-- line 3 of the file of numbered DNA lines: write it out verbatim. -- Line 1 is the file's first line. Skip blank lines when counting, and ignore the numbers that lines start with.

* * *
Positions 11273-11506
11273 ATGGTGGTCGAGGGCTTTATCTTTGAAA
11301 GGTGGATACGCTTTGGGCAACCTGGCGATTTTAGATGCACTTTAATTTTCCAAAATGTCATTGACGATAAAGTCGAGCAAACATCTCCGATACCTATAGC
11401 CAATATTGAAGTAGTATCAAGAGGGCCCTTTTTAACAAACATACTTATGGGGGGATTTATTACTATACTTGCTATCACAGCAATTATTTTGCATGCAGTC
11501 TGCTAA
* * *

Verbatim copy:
11301 GGTGGATACGCTTTGGGCAACCTGGCGATTTTAGATGCACTTTAATTTTCCAAAATGTCATTGACGATAAAGTCGAGCAAACATCTCCGATACCTATAGC